David Garrett: The Devil’s Violinist and Heartthrob

A portrait of the American-German violinist David Garrett

By Nina Wachenfeld

web_garrettMore like a pop star than a classical virtuoso, this image the 31-year-old Garrett will likely never be able to cast off. Those who have seen him perform find it hard to resist the electrifying charisma and breathtaking violin playing of the Aachen native. Garrett has just completed his sold-out US tour with a new crossover/pop/classics program, and is now flying to Japan and Taiwan, where more standing ovations certainly await him from a sensation-seeking public. Meanwhile Garrett has become a thorn in the eye of serious media, and he is struggling to win the recognition of his critics, who call him the clone of English violinist Nigel Kennedy. To finance his studies at the prestigious Juilliard School in New York, the attractive blond, who was born David Bongartz, often had to make his living with modeling jobs.

The son of the German lawyer Peter Georg Bongartz and the American ballerina Dove Garrett, whose maiden name he has taken on for its simplicity, discovered his love of the violin at the tender age of four. Actually his parents had given the instrument to his older brother, but young David was fascinated on the spot and could not be held back. At the age of six he started studying at the Lübeck Conservatory, and delivered his orchestra debut as a ten-year-old with the Hamburg Philharmonic.  At age eleven he received his first sponsored Stadivarius violin from the hands of then German President Richard von Weizsäcker, who called him a cultural ambassador to the world for Germany. He took private lessons from world-renowned violin teacher Ida Haendel, and then from Sir Yehudi Menuhin in London. In 1999 Garrett moved to New York, and became one of the few elite students to be selected for Itzhak Perlman’s violin class. In addition to his violin studies Garrett has always had a strong interest in composition, a double talent that earned him first place in the composition competition at Juilliard. Since then he has become an international star, playing the most famous violin concertos in music literature as masterfully as the music of film composer Ennio Morricone or a Michael Jackson medley. Despite his ambition to unite different music genres, he has never forgotten his classical training. His desire is to save classical music from arrogance, and to inspire younger audiences. Testifying to his international success are his sold-out concerts as well as his monumental record sales, which have far surpassed those of leading classical stars. Next we will be able to admire the handsome Garrett on the screen. In August the shooting for the film “The Devil’s Violinist” will begin. Garrett will be playing the lead role of the legendary violinist Niccolo Paganini. A dream for Garrett, for whom Paganini is not only a musical role model; he was also called the first rock star of music. Until August Garrett will not have much time to study the film script. In April his German tour will start with the new program Rock Symphonies.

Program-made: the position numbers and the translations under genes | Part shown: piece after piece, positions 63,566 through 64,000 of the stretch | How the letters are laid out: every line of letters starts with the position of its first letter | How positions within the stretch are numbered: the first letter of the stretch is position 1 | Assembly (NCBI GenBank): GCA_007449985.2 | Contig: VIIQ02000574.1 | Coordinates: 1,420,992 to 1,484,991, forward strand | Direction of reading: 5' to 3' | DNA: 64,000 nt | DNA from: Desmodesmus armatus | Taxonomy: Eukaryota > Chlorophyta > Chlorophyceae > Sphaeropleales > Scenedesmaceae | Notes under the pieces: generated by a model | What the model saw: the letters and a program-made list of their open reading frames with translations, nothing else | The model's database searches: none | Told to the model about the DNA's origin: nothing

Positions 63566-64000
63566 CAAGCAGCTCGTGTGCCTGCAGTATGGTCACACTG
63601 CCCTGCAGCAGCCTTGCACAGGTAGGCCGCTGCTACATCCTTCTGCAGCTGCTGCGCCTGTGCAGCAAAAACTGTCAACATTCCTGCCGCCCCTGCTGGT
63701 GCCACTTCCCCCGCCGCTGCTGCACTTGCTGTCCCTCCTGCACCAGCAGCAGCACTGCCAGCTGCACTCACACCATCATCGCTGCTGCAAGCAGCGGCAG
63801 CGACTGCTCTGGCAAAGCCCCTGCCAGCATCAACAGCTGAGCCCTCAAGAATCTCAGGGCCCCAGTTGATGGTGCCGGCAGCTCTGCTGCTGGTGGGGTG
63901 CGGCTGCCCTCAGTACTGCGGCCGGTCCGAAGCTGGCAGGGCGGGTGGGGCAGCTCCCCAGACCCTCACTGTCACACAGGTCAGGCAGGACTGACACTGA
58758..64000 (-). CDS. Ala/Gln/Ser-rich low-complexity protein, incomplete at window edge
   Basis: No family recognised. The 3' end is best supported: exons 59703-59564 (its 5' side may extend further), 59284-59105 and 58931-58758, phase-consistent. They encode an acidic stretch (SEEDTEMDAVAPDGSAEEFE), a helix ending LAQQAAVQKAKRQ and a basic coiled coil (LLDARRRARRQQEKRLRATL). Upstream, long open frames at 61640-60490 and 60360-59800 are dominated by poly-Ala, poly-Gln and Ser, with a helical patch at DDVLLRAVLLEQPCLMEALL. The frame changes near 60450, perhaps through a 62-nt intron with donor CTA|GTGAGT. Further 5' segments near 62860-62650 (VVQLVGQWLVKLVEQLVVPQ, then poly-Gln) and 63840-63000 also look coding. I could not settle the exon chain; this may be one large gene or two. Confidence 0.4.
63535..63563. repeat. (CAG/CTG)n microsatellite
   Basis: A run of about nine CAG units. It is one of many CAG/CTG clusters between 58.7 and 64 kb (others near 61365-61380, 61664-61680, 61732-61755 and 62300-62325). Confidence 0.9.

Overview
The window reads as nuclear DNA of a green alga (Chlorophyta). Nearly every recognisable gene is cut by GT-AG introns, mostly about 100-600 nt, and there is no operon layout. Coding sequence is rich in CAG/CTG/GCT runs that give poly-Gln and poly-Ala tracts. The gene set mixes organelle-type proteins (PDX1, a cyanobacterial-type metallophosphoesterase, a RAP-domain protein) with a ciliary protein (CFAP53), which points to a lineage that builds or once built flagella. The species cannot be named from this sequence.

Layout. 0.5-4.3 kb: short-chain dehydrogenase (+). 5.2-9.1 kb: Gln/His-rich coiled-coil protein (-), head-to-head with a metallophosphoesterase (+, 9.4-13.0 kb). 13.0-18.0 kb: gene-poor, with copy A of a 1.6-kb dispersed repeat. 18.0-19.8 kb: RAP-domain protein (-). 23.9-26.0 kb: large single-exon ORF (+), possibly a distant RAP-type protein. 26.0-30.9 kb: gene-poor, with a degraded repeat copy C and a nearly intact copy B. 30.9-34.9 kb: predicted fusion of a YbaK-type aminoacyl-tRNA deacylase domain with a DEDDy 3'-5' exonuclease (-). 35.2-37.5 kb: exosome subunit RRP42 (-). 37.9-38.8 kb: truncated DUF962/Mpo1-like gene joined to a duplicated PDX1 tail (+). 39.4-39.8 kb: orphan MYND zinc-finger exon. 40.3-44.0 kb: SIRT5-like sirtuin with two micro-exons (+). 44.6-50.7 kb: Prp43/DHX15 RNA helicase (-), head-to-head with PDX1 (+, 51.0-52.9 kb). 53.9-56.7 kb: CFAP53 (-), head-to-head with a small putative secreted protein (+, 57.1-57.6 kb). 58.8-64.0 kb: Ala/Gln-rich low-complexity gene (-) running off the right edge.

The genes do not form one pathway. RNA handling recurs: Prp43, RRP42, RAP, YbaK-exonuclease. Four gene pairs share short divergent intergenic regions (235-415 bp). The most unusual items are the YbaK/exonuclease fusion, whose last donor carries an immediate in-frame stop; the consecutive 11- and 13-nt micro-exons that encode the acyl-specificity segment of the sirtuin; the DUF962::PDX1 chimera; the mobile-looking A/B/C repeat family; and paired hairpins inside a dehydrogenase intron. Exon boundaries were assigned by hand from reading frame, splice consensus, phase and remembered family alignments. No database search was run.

For dates, CD releases and news: www.davidgarrett.com